This post has been written by Rachael from BookListQueen.com.
I blame the Legos.
I came down the stairs, likely with yet another load of laundry, and stepped on a Lego. Looking around at my living room cluttered with all the toys that come with having small children, I completely snapped.
Soon after my meltdown, I came across an article about a woman who minimized her children's toys...and claimed they were happy.
What devilry was this?!
Down the rabbit hole I went. I decluttered the toys. Then my closet. Then my whole life.
Minimalism spoke to me on a deep level. My soul was craving the simplicity of less. And unsurprisingly I found more. More joy. More time. More freedom.
While I could list all the minimalism books out there, for the sake of simplicity, here are just 5 books. Five books on minimalism that will inspire you to slow down and remove the excess from your life. Affiliate links have been used here.
Five Books on Minimalism for a More Peaceful Life
The Minimalist Home by Joshua Becker
Let's start our dive into minimalism books with a book on decluttering.
Modern homes are filled with stuff we don't use, don't need, and don't remember buying. For a more peaceful life, start by clearing out all the junk that's physically weighing down your home.
While Marie Kondo's The Life-Changing Magic of Tidying Up is the decluttering classic, I prefer Joshua Becker's take.
Less emotional than Kondo, Becker has you consider: "Do I need this?"
Going room by room, Becker's guide will help you tackle the clutter in your home. Taking it one room at a time contains the mess of decluttering, so you don't end up with your whole life askew. Becker points out all the pitfalls inherent in each space and will help you build momentum by starting easy and building up to those tough storage spaces.
Essentialism by Greg McKeown
Minimalism is so much more than just decluttering. It's an entire philosophy and lifestyle choice.
Greg McKeown parses it down to the idea of essentialism - the diligent pursuit of less in all aspects of your life.
Essentialism is basically the Bible for minimalists. By purposefully choosing to keep only the most essential, you'll find you are no longer weighed down by all the excess.
McKeown inspires you to take back the power in your life with your choices. By focusing on your priorities, you'll realize the claim that you don't have enough time is a lie. You do have enough time, as long as you spend it well.
If you like the idea of essentialism but want a more personable book, try Tonya Dalton's The Joy of Missing Out instead.
Project 333 by Courtney Carver
Could you wear only 33 items for 3 months?
Sounds crazy, but it's the premise of Courtney Carver's minimalist wardrobe challenge.
One consistent theme of minimalism is that more is not always better. Carver applies this philosophy to your wardrobe. A closet overflowing with clothes does not make you stylish.
Carver thoughtfully lays out her case for a capsule wardrobe. By curating your pieces, you'll feel more stylish and spend less time thinking about your clothes. Leaving more time (and money) for other things.
I can personally attest to the power of Project 333. When I first discovered minimalism, I tried it and fell in love. Over two years later, I can still feel its influence on my wardrobe. My closet may have more than 33 items, but the mindset remains.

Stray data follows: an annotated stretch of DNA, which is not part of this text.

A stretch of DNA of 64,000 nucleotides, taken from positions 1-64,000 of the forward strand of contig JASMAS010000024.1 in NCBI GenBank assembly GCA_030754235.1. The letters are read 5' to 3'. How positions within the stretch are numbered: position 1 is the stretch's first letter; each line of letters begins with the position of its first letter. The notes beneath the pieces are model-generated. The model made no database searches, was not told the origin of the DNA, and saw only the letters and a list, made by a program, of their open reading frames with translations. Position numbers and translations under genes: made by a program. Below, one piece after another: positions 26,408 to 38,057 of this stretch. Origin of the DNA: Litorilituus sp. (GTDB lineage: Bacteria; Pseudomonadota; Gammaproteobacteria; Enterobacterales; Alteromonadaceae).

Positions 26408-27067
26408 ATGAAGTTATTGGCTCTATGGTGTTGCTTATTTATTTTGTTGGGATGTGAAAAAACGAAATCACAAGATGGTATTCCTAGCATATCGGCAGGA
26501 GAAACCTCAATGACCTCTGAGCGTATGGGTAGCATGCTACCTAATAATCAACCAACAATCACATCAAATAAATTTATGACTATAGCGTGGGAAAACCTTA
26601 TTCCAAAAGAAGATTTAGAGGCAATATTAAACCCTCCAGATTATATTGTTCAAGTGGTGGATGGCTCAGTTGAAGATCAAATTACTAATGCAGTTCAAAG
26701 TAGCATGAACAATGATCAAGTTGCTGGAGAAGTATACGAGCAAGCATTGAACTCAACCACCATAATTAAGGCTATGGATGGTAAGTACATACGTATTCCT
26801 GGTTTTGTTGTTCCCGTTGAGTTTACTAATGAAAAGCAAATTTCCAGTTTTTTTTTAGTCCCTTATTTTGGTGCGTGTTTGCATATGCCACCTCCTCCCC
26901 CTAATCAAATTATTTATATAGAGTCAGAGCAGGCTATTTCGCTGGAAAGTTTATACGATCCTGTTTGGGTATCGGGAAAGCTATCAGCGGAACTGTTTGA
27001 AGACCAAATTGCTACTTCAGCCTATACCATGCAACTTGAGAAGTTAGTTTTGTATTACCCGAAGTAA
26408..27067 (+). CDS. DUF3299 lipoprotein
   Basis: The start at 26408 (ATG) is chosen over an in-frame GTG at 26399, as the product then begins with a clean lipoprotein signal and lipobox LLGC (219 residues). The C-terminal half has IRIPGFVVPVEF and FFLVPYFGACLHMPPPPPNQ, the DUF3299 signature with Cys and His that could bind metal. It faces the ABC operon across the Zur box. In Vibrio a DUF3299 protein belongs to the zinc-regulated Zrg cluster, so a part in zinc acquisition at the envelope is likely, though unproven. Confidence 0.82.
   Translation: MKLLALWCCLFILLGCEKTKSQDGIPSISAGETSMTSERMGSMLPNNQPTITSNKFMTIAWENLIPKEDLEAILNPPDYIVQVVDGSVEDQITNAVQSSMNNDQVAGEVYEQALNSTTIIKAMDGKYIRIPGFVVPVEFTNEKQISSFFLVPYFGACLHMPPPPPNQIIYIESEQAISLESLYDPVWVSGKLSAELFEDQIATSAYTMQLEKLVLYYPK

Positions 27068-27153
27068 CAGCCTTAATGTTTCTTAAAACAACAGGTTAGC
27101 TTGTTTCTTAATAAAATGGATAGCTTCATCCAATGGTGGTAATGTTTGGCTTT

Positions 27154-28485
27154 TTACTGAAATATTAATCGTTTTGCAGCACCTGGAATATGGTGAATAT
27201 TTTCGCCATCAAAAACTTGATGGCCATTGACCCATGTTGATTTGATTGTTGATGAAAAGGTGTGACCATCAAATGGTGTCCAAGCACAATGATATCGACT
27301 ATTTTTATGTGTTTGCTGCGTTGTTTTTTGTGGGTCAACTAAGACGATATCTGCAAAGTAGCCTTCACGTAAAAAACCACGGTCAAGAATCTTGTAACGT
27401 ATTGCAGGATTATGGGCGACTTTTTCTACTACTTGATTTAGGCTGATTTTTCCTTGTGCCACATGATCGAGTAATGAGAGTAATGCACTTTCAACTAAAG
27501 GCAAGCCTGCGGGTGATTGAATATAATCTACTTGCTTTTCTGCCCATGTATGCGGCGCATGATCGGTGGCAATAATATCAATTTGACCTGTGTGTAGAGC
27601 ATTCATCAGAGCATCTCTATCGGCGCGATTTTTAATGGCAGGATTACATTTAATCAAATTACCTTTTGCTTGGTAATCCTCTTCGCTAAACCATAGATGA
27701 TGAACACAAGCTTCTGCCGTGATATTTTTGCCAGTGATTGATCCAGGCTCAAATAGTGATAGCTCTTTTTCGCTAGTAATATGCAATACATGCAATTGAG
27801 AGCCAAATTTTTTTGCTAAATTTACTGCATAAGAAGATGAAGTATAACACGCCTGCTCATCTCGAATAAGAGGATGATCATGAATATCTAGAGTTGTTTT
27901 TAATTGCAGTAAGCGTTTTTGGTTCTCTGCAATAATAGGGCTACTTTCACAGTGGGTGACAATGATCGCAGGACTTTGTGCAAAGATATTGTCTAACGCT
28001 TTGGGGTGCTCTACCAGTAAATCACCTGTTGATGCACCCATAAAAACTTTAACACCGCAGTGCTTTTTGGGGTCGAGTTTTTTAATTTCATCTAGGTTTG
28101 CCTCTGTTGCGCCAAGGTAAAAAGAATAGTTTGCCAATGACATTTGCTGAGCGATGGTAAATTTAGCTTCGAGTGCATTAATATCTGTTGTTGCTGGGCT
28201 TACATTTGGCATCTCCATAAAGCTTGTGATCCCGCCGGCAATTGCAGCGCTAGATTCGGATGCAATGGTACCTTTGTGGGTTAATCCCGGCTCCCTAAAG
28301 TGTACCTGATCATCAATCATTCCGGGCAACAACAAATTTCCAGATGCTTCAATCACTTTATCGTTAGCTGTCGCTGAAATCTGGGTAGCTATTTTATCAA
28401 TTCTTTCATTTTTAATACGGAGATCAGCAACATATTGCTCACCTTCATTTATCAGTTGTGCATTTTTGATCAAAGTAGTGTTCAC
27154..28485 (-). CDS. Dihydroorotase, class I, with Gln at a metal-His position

Digital Minimalism by Cal Newport
Do you ever feel like a slave to your smartphone?
I bet if you checked how much time you average on your phone each day, you'd be shocked by what you find.
We live in a time of hyper-connection, where everything is available at the tip of our fingers. Which isn't necessarily a good thing.
In all this connection, we seem to be missing out on conversation.
Cal Newport makes the case for spreading minimalism to our use of technology. Tech companies have purposefully designed little dopamine machines in our hands, preying on addicting habits to encourage you to spend more and more time on their applications.
Instead, Newport urges you to do a digital declutter - a 30-day break that will let you break your bad habits and establish guidelines for how you want to use media in your life.
Slow by Brooke McAlary
Sometimes we cram our lives so full of good things that we can't appreciate what we have.
Simple living is a branch of minimalism that focuses on rejecting the frantic pace of modern life and instead embracing living slowly.
Now that you've experienced an unexpected dose of slow living, you can probably recognize why this philosophy is gaining popularity.
If you take out the anxiety about health and the economy, the increased time spent together as a family has reminded many people of the joy found in slowing down.
Family dinners. Long walks. Reading books.
McAlary expresses the beauty of slowing down and enjoy the lives we have. By not trying to do it all, we can find peace and meaning in our crazy world.
Though even McAlary would agree that a slower pace of life is more fun when it's a choice and not quarantine.
If you're tired of being overwhelmed - by clutter, by choices, by commitments - the minimalist lifestyle is the change you need.
These books on minimalism can help you start that change. Removing the clutter from your closet and your life will leave your mind free to focus on what's important.
Breaking the endless cycle of mindless consumerism, you can design a mindful life you love.
Who wouldn't want that?
Tired of reading overrated bestsellers, Rachael started a book blog to help people read more great books. From the best minimalism books to the hottest new releases, Booklist Queen has you covered with book recommendations and reading challenges.